Let's do this, y'all.
A city’s most important responsibility is providing people with opportunities to watch local sports. St. Louis failed in this duty by losing the Rams. So now we owe the region another pro sports team, which means we have no choice but to publicly finance a new stadium. It’s hard to limit ourselves to just eight reasons why it is a great idea for St. Louis to spend $60 million on a new soccer stadium, but here are eight.
1. We’ve solved all other problems.
Our schools are pretty much fixed. Ditto crime, economic development and infrastructure. Can you even think of how we’d spend $60 million in new tax revenue on something other than a soccer stadium? We sure can’t. The only problem left to solve in the city of St. Louis is the one we’ve been talking about ever since the St. Louis Steamers left: Not having a professional soccer team.*
2. It would be a great gift for St. Louis County.
When you’re the city of St. Louis and you have the 33rd highest per capita income in the state, it’s hard to pick a gift for a municipality like St. Louis County, which has the second highest per capita income. What if we accidentally get them something they already have? Well, one thing they definitely don’t have is a pro soccer stadium. But we can’t ask them to dedicate any of their own tax dollars, because then it’s not really a gift.
3. We’ll be punching above our weight.
Greater St. Louis is the 20th largest city in the country, just behind Denver. But St. Louis city — the only municipality that would be on the hook for the new stadium — is the 60th
largest city in the country. We’re right behind Riverside, California. Well, guess what Riverside doesn’t have? Three pro sports teams. In your face, Riverside! St. Louis’ new slogan should be “Riverside might be bigger than us and growing much faster, but we spend more money subsidizing professional sports.”
4. It will drive economic growth.
Study after study funded by professional sports teams shows that cities that publicly finance stadiums reap economic benefits. And don’t even talk to us about the independent experts whose studies pretty unanimously disagree, like the Federal Reserve Bank of St. Louis
. Because you know what we say to that? Nerds. Those economists are a bunch of nerds.
5. It will help arrest our population decline.
The population of the city of St. Louis went from around 850,000 in 1950 to about 315,000 today. And, as everyone knows, the kind of flight from cities to suburbs that began in the 1950s is caused by one thing and one thing only: Not enough sports! Admittedly, we’ve tried to lure people back to the city by building Busch Stadium in 1966, then Scottrade Center in 1994, then the Dome in 1995, then another Busch Stadium in 2006. But these efforts failed, because they weren’t for soccer. Why, nearly every day, we meet a St. Charles County resident who says, “I’d love to move to St. Louis City...if only it had a professional soccer team!”
6. It will revitalize neighborhoods.
Think of some cities where people live, work and play downtown. What do these places have in common? That’s right: vast urban parking lots and garages that are empty except on game day. I don’t know why, but people just love to open businesses and rent apartments near giant empty parking lots. That’s why building Busch Stadium, the Edward Jones Dome, and the Scottrade Center turned their respective neighborhoods into the bustling retail and residential districts they are today. You probably go shopping in the bustling neighborhoods around Busch Stadium all the time, right? Us too!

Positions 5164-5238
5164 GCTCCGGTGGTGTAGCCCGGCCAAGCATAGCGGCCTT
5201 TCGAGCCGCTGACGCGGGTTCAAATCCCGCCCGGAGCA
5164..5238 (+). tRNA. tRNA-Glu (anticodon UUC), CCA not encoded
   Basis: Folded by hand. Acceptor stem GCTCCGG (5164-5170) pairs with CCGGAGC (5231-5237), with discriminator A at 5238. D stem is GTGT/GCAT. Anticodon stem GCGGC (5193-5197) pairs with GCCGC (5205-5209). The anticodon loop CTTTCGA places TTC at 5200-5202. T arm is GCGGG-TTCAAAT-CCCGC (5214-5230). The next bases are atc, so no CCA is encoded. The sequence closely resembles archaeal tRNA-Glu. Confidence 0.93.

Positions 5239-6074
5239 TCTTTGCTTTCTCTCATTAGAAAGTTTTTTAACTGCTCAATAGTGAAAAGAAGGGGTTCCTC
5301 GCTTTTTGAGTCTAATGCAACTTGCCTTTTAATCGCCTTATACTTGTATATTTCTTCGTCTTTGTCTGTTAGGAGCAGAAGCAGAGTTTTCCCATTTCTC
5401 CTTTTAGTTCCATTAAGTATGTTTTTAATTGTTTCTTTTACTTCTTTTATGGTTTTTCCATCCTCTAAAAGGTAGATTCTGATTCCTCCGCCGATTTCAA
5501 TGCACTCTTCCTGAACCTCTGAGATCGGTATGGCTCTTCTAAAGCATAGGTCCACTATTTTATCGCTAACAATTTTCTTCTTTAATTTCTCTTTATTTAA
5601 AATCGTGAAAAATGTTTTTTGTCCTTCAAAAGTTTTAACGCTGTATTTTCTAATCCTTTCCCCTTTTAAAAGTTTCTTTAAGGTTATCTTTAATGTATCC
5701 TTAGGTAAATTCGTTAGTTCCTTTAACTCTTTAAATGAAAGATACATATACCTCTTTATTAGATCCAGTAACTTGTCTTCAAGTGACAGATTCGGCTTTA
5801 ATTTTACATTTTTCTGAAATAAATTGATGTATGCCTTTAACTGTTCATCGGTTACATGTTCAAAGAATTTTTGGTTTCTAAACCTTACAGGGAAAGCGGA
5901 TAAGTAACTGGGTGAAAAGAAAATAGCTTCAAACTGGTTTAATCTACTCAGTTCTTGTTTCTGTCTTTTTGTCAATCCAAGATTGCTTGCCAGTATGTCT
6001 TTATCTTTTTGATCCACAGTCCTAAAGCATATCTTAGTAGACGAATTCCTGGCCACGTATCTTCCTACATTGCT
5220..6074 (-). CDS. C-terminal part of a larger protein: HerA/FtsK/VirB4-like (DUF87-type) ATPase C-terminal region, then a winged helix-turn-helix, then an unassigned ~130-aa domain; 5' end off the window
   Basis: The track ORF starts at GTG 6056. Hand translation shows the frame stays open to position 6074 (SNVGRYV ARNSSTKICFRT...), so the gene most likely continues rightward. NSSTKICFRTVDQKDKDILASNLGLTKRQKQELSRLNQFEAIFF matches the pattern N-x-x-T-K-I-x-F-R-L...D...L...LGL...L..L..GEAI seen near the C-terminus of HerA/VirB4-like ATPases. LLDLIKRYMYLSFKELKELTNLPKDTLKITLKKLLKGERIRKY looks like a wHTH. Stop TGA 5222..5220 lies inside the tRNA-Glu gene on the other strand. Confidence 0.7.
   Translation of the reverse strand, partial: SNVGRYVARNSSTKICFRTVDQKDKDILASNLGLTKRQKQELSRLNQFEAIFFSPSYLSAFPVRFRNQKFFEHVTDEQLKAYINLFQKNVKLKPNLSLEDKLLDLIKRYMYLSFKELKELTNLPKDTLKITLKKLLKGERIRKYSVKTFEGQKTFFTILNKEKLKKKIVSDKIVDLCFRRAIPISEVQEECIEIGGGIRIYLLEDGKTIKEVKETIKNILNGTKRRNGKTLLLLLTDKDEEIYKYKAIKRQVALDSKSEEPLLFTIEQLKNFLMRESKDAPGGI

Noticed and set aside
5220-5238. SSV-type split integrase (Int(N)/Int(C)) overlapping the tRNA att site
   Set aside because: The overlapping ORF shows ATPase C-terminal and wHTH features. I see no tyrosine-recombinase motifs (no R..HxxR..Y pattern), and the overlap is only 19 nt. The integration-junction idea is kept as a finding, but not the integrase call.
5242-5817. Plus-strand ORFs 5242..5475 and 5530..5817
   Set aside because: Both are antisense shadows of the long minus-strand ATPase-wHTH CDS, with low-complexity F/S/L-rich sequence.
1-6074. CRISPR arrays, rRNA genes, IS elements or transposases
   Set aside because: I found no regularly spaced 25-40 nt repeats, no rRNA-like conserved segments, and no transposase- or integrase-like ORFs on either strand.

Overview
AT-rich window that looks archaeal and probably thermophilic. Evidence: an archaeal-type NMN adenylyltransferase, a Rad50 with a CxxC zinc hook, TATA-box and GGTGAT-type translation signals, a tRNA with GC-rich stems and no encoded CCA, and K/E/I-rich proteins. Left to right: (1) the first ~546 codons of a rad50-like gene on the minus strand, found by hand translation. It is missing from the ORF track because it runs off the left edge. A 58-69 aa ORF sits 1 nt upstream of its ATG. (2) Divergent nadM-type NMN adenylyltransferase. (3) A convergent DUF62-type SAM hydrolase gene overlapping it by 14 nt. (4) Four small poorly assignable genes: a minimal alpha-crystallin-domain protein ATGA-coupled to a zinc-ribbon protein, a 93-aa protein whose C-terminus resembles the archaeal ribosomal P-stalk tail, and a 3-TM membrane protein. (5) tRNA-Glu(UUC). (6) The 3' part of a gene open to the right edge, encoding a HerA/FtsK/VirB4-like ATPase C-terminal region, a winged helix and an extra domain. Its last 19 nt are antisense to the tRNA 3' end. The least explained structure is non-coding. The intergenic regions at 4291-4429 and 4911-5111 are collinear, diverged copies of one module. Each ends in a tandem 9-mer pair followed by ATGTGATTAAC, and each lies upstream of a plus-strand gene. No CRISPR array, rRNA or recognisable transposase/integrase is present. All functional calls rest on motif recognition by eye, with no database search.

7. St. Louis is Soccer.
In every St. Louis neighborhood you can think of — from St. Louis Hills to Southampton to The Hill — everyone loves soccer. It’s in our blood, because of our German and Italian and Irish and Polish ancestors. So it’s only fair that everyone in the city chips in to support the sport we all love. But of course, we won’t actually need to chip in because…
8. City residents will pay zero unless they visit the stadium.
We can spend $60 million on a new stadium without any residents having to pay, through the magic of new taxes on businesses. But will businesses pass those increases on to their customers by raising prices? No way! They’ll just accept lower profits, because they are dreaming big, about soccer.
Sure, there are skeptics out there who might whine, “The city has a $20 million budget hole. If we raise taxes and use the revenue on a new stadium instead of balancing our books, won’t we just have to raise more money from residents through a different tax or fee, or else risk having our credit downgraded yet again?” That’s a good question, and we would love to answer it for you. But first, we just have to go get something out of our car.
[sound of car peeling away]
* We're sorry if we blindsided you with an emotional sledgehammer by mentioning the dark day we lost the St. Louis Steamers. Or the day we lost the Stars. Or the Storm. Or the Ambush. Or the Steamers again. Boy...when you think about it, we’ve really lost a lot of pro soccer teams over the years! But this time will be different. Believe us.
Editor's note: We updated this story a few hours after publication to remove reference to the Arena. As a reader wisely pointed out, the Arena was built in 1927, not 1977 as we originally asserted. We regret the error.
J.D. and Kate Dobson are humor writers and candlemakers in south city; their book Hottest Heads of State will be published by Henry Holt & Co. in January 2018.